Harmony with God means confronting and confuting a world which runs counter to God and itself. For Christians, sanctification means the discipleship of Jesus and an inwards coming alive in God’s Spirit. The Beatitudes and the requirements of the Sermon on the Mount are orientation points for a life in sanctification. These are not arbitrary stipulations. Life in sanctification has to do with a kind of simultaneity with Christ, and this fellowship with Christ has to do with realizing the image of God from our own human side.

Harmony with God is called sanctification. Harmony with ourselves as God’s image and his children is called happiness. In this sense sanctification leads to true self-realization. People who are in harmony with God and themselves are holy and happy. They seek harmony with other people too, as God’s image and children, and harmony with everything living which God has created and in which his Spirit is present. Trust in God, respect for our own lives and the lives of others, as well as reverence for everything living, in which God is present: these are the things which characterize and determine the sanctification of life.

Lenten thoughts

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From Sacred Space:

Something to think and pray about this week:

Lent reflects the rhythm of our spiritual life, between Tabor and Gethsemani, the Transfiguration and the Agony in the Garden. There are times when God shows himself, as on Tabor: prayer is easy, our hearts are light. We feel loved and loving, on holy ground. J.D.Salinger used to say: All we do our whole lives is go from one little piece of holy ground to the next.

Then there are times of disagreeable growth. You remember the parable of the barren fig-tree (Luke 13,6), and the farmer who said: I need a year to dig around it and manure it. We can feel God doing this to us, feel the pain when our roots are struck by the spade. We feel useless, past our best, no good to anyone, a failure in the most important things we tried, whether marriage, vocation, rearing children, our job and career. Life loses its savour. We cannot pray. We sense that some people think the world would be better off without us.

St Ignatius called this state desolation; and he advised: remember that it will pass. Never make any change, but remain firm and constant in the resolution and decision which guided you before the clouds gathered. Make use of the grace God gives you, and you will be able to withstand your enemies. In consolation, think about how you will conduct yourself in time of desolation. And insist more on prayer (SE 317 ff). Then you come to see – gradually – that this same ground, however stinking, is holy, and we can find God there. He is wielding the spade, spreading the dung.

“The best of all is – God is with us!”

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According to my Church calendar today is the day we honor the Wesley brothers. Clearly, this is an ecumenical calendar to celebrate these two roustabouts. I have a wee bit of a headache this evening so I won’t be doing my usual saint inspired panegyric, even as I could honor these Wesleys as being key players in my own theological development. In college my discovery of John Wesley changed my understanding in a profound way, but they weren’t just important to me personally. My forebears, relatives going plenty far back were known to pass on the first name of Wesley, signifying the Methodist movement is in my blood.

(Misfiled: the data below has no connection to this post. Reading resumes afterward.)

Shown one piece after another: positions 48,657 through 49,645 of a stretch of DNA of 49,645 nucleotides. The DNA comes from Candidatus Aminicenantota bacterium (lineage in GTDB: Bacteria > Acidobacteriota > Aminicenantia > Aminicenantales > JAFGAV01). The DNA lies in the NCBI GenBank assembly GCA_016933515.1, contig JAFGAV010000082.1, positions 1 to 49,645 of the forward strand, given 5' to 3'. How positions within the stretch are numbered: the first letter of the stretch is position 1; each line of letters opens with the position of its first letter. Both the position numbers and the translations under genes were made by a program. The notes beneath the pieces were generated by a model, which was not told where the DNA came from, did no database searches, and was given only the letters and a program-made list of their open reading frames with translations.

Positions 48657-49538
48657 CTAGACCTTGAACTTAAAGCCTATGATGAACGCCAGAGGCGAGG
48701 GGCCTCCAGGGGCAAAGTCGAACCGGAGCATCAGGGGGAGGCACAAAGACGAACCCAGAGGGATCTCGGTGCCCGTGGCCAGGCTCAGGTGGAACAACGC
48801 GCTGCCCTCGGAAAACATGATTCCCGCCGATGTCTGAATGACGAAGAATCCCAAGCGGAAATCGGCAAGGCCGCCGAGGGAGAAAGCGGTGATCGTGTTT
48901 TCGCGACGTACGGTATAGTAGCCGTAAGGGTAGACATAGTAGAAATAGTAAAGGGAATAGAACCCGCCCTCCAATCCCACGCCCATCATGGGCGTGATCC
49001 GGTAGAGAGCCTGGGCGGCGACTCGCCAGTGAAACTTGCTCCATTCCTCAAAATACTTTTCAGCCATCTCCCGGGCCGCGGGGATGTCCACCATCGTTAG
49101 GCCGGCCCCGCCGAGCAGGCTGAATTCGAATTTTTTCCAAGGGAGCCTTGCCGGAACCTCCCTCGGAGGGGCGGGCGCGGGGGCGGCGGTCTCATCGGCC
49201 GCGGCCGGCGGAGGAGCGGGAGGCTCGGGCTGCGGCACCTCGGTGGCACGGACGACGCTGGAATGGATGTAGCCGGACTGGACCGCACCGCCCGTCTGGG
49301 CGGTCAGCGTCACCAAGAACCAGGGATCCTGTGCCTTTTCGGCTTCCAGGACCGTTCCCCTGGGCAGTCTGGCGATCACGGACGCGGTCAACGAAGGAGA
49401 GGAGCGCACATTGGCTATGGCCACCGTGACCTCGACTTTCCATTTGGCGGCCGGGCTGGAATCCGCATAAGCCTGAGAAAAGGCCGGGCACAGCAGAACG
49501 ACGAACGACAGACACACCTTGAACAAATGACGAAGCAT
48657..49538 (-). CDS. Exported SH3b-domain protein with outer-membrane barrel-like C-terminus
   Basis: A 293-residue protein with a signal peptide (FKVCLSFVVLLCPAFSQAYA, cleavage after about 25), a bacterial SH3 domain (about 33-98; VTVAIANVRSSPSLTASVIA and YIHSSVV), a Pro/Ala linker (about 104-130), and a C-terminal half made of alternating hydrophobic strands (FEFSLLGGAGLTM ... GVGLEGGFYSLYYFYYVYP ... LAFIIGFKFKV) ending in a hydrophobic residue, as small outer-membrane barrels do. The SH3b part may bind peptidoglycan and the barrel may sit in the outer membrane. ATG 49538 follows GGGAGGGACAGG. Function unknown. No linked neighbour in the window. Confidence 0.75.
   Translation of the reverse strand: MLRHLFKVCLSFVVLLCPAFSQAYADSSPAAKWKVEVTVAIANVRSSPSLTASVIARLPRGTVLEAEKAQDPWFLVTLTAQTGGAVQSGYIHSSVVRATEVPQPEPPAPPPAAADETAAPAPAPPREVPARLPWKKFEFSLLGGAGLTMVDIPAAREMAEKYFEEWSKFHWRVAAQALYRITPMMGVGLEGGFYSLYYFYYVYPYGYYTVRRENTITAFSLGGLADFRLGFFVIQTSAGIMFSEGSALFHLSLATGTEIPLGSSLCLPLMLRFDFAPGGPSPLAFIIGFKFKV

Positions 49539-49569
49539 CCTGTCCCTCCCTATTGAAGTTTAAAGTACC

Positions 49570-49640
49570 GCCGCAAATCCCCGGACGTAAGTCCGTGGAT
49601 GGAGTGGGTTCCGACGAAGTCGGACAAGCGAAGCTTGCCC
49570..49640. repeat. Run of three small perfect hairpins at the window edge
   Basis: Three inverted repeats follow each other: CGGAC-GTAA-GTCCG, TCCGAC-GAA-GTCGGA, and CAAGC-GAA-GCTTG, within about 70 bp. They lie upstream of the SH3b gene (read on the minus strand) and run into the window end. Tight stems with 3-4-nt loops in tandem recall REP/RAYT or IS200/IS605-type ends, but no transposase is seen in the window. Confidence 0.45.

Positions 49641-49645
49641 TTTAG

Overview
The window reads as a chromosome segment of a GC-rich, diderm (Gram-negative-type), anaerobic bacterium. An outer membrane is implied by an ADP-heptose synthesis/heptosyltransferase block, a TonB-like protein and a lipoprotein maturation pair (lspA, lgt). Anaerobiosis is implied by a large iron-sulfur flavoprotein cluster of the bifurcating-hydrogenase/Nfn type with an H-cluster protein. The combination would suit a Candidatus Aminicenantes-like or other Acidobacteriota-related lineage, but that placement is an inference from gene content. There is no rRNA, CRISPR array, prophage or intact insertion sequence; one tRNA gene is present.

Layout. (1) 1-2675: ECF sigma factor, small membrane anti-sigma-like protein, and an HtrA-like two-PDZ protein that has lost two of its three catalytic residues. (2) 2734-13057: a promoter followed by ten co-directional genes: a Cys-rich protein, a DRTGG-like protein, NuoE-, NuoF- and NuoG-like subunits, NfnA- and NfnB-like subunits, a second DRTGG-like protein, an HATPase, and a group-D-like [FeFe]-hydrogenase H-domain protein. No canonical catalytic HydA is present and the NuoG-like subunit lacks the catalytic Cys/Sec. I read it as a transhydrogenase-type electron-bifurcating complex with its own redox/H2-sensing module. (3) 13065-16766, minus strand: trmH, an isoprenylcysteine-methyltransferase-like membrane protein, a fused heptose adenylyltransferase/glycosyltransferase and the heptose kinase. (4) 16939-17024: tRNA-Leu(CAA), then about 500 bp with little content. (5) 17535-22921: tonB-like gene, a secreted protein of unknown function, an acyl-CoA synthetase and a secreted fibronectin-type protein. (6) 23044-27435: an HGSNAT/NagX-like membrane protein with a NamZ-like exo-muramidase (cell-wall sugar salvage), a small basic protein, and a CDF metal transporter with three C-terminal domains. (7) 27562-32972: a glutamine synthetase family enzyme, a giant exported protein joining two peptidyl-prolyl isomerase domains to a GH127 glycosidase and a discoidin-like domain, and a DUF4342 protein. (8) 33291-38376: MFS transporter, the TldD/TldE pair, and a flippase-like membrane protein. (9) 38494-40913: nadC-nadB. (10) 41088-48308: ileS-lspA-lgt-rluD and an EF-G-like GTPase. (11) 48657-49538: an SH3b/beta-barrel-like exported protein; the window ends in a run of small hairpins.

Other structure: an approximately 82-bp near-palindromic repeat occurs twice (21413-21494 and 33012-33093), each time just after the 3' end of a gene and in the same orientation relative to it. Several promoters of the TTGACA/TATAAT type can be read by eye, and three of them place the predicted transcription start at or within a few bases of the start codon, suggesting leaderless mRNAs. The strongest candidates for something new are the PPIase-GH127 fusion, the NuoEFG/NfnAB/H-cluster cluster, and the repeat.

So, as a slight way of honoring these I present a nice little psychological study of John Wesley which I wrote while in Seminary.

And a nice little hymn by Charles Wesley which is especially timely for me these days:

Come, Holy Ghost, Our Hearts Inspire

Come, Holy Ghost, our hearts inspire,
let us thine influence prove;
source of the old prophetic fire,
fountain of life and love.

Come, Holy Ghost (for moved by thee
the prophets wrote and spoke),
unlock the truth, thyself the key,
unseal the sacred book.

Expand thy wings, celestial Dove,
brood o’er our nature’s night;
on our disordered spirits move,
and let there now be light.

God, through the Spirit we shall know
if thou within us shine,
and sound, with all thy saints below,
the depths of love divine.

The Lenten Life

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I’ve never really thought a great deal about Lent. This isn’t unusual because for the most part only a small number of people really do think a great deal about Lent. But, given my own interest in things spiritual and churchy I guess it is unusual that Lent has never really grabbed my consciousness. Of course, I didn’t grow up in a Lent honoring tradition, so that’s part of it. But for the last fifteen years I have sought to fill in the gaps of my tradition with other historical traditions, filling in those places that lacked. Lent has not been included in this gathering together.

I think I have some thought why. Lent is a fast. Lent is a preparation for Easter in which we, for a season, consider our sins, consider our sinfulness, and mourn for that which we have done. It is a fast in that we give up something we treasure in order to focus our mind on mourning, letting our lack be worship, letting our setting aside be an offering. We give up so that we may take up. We mourn so that we might feast when Easter comes, as it did come and as it comes each year.